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Cognac soars as China sales double

The premium brandy made an extraordinary comeback in 2021 with sales up 31%, bolstered by astonishing growth in China and the US.

Cognac sales in China, the spirit’s second largest market, leapt by an extraordinary 56% last year, compared with a more modest growth of 8% in Europe.

The figures are further proof that China is fast creeping up on Cognac’s top export market, the US, which saw an 11% increase in sales last year.

A total 223.2 million bottles of Cognac were shifted globally in 2021, a year-on-year increase of 16% in volumes, The Bureau National Interprofessionnel du Cognac (BNIC) announced this week.

The news signals a bounce back for the spirit, which suffered plummeting sales during the early days of the pandemic.

In 2020, leading brands Hennessy, Rémy Martin, Martell and Courvoisier all saw their numbers slide southwards, with the Pernod Ricard-owned Martell worst hit, suffering a fall of 26.6%.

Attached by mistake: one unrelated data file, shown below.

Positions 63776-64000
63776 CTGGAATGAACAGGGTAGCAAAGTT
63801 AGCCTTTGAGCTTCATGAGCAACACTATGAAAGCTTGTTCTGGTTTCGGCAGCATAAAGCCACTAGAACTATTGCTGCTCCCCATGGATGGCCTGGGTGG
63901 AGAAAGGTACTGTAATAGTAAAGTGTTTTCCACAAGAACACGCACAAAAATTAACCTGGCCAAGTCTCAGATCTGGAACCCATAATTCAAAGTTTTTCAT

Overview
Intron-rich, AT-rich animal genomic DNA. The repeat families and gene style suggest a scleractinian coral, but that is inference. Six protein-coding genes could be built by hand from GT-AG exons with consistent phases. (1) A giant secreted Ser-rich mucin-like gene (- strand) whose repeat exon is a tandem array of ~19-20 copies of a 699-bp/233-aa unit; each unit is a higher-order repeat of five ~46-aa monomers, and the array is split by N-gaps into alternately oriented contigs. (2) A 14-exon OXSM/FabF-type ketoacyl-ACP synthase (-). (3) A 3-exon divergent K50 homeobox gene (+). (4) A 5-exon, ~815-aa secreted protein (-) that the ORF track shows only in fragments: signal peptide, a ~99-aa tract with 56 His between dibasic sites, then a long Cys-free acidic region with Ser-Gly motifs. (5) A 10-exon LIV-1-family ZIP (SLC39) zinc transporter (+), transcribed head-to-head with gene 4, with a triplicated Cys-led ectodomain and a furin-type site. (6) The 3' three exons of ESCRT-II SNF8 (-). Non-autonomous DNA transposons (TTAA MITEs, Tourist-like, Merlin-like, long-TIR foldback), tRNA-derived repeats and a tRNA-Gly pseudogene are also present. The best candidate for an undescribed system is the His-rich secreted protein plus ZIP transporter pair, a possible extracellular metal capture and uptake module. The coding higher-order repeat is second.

However, in March last year producers welcomed the five‐year suspension of tariffs between the EU and US, which lifted the crippling 25% duty slapped on certain Cognacs and brandies. And by November, Rémy Cointreau, which owns Rémy Martin Cognac, raised its full-year profit forecast after a better-than-expected first half of the year.

“This growth reflects a real recovery of Cognac, as well as new consumption habits,” BNIC said in a statement this week.

The spirit’s phenomenal growth chimes with a prediction made last year by Spiros Malandrakis, head of research – alcoholic drinks at Euromonitor International, who forecasted that Cognac’s focus would be on China to aid performance.

“In the case of Cognac, it’s focusing on China, and China has been on a massive recovery already, soon to be reaching 2019 levels potentially by the end of this year or early next year,” Malandrakis said in June 2021. “China is witnessing a much stronger bounce back [than other nations] as it’s not really had any more lockdowns; essentially, China is coming from the future, it’s what will happen in other countries once they also bounce back.”


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